March 2011 Archives

Capturing History a Tweet at a Time


It's often said that journalism is the first draft of history. Now many researchers are adding Twitter to that historical pile and want to ensure Twitter messages are also archived and preserved. The power of Twitter messages, or Tweets, has been linked recently to uprisings in Egypt and Iran.

It seems just as Twitter is becoming a force for political and social change company officials are making it more difficult for researchers to collect messages to analyze.

According to an article in the Chronicle of Higher Education, Twitter officials sent notices to several companies that archive Tweets. The notices informed the archive services that "redistributing large numbers of Tweets violated the company's terms of service." Twitter officials apparently have a problem with a third party using its content. Twitter archive companies, such as Twapper Keeper, were forced to basically shut down most service. Last week Twitter revised its rules slightly and at least one site has restored a portion of its archiving functions.

The issue of preserving Tweets and using them in research is confusing. In 2010 the founders of Twitter reached an agreement with the Library of Congress to create a digital archive of the billions of Tweets publicly posted on the site since its founding in 2006. The Library of Congress is testing a system that will give researchers access to public Tweets.

In an email interview with the Chronicle of Higher Education, the director of the National Digital Information Infrastructure and Preservation Program at the Library of Congress, Martha Anderson, said, "We are planning for an introductory pilot that focuses working with researchers to get a better understanding of what we can be provided both technically and policy-wise according to our terms of agreement with the donor," she said. "Our agreement requires that we notify users that they cannot use the data for commercial purposes or redistribute it, in whole or in substantial portions."

Professors, graduate students, and researchers must now wait for some clarification before they can easily collect and use large numbers of Tweets in their work.

Should Teachers and Students be Facebook Friends?

The state of Virginia is currently debating rules and recommendations when it comes to digital communications between students and teachers. The state's Board of Education is voting on a policy that would restrict teacher-student interaction via social networks and text messages.

According to the policy, "Teachers and other school employees must decline or ignore friend requests or other private invitations from students; should an emergency force a teacher to use "a personal communications device or account to contact an individual student," that interaction must be reported." The Virginia State Board of Education took up the issue after past incidents of sexual relationships between teachers and students.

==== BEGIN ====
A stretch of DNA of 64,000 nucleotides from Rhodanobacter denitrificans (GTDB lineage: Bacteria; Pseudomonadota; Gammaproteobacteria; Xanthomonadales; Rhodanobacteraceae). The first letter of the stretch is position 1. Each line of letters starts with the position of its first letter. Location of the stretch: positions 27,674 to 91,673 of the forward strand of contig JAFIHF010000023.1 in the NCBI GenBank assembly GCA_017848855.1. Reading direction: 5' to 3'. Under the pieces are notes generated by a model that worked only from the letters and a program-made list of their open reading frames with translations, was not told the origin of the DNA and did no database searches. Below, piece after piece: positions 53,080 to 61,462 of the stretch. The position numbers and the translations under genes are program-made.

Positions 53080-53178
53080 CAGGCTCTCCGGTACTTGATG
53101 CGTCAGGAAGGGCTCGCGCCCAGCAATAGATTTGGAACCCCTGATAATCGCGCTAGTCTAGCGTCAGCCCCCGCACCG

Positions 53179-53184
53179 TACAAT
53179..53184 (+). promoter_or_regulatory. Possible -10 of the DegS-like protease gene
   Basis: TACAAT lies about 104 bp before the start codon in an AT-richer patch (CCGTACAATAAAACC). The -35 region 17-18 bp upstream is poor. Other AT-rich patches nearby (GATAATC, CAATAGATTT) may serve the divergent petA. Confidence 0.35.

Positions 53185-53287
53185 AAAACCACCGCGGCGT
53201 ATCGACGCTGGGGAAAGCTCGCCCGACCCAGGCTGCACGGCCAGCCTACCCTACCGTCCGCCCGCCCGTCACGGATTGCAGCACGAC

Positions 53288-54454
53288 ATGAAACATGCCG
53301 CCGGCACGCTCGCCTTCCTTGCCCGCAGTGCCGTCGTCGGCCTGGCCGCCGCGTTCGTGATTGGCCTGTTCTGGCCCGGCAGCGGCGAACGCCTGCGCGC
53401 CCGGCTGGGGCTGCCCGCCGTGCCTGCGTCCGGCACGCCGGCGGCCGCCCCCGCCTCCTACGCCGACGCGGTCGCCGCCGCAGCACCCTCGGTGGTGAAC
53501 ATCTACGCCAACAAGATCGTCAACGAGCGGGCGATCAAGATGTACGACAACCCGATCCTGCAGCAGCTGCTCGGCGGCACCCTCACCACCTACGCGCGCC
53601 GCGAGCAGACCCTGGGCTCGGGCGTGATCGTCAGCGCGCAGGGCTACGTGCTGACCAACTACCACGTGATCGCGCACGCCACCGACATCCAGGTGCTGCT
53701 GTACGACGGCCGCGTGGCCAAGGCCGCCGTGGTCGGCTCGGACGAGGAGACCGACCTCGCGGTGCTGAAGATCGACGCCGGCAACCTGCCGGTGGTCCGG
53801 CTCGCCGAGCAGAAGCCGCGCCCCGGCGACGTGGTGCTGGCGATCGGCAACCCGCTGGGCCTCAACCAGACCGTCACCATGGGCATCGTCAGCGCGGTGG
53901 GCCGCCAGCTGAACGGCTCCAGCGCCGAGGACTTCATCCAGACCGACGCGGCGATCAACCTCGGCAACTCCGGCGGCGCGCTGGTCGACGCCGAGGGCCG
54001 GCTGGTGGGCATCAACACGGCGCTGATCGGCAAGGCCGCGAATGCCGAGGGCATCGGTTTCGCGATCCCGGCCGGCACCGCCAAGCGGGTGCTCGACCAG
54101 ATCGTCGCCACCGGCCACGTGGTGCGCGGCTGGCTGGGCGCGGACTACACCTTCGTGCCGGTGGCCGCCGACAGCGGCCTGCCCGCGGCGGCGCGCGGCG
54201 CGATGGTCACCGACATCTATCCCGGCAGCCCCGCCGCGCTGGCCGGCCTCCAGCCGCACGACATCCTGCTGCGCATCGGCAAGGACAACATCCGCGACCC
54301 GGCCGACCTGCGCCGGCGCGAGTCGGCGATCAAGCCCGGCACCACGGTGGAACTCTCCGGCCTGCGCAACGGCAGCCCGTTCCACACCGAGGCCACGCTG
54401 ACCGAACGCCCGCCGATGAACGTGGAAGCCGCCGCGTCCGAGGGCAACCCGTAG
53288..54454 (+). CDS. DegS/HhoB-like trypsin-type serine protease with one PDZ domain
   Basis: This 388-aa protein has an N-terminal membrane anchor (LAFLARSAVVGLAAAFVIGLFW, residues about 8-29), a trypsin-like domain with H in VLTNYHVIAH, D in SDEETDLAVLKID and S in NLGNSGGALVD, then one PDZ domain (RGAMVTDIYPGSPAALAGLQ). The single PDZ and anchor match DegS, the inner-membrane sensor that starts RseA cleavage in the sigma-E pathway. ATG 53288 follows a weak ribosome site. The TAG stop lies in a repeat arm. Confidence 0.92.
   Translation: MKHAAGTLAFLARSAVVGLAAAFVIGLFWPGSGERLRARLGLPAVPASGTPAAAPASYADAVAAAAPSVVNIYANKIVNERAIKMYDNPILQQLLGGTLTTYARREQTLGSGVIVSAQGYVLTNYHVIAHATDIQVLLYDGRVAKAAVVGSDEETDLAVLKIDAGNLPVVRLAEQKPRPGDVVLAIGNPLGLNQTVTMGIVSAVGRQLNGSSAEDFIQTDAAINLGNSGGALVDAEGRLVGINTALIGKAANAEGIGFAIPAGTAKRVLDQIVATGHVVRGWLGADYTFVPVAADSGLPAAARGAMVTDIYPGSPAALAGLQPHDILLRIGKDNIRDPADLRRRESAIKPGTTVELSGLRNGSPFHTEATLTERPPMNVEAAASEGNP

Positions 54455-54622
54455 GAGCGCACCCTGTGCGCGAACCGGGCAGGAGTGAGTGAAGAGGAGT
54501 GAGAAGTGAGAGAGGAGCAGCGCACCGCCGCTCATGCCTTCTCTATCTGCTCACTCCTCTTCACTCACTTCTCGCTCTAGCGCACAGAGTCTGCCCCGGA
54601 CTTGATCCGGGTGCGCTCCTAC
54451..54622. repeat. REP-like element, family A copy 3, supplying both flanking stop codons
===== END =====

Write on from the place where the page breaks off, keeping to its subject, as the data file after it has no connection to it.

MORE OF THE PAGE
ReadWriteWeb reports, "One teacher has argued electronic communications needn't be singled out, and that administrators should trust teachers to follow the professional code of conduct regardless of where their interactions with students take place." Some educators are concerned the recommendations may make it more difficult to use technology in class.

Prof A, do I really have to be in class?

commercial_-empty-auditorium-or-lecture-hall.jpgIn an era when many elite universities such as MIT's OpenCourseWare and Harvard's Open Learning Initiative are posting materials online for free, students can easily grab material online. Such a learning environment avoids courses completely or seriously reshapes them, which might eventually produce a very effective new form of college. This provocative idea was recently posted by Randy Bass, as reported in an article in The Chronicle.

Bass pointed out that many students rate the most valuable part of their learning experience at college takes place outside the traditional classroom and beyond the formal curriculum. His observations are supported by an annual study from the National Survey of Student Engagement. Data from the study revealed that four of the eight "high-impact" learning activities identified by students who took the survey required no classroom time at all. At a time when many college administrators are taking a hard look at the status quo in college instruction, Mr. Bass hopes that instructors will stop looking at traditional courses as a goal unto themselves but focus more on linking skills conveyed in the classroom to hands-on and practical student activities. In fact, this evolution in pedagogy has already begun, as Mr. Bass argues, exemplified by a new generation of instructors using technology-infused/assisted teaching methods.

As much information can be found online, having a course without any lecture at all is not entirely absurd. According to The Chronicle, some universities have already started to challenge the traditional course model by running seven-week immersion projects with no lecture component, in which students collaborate with one another in teams on projects that benefit nonprofit organizations.

If practical activities instead of lectures become the core activity at colleges, do students even need to come to campus? What will the future hold for traditional courses? Is this the beginning of the end for the traditional course model?

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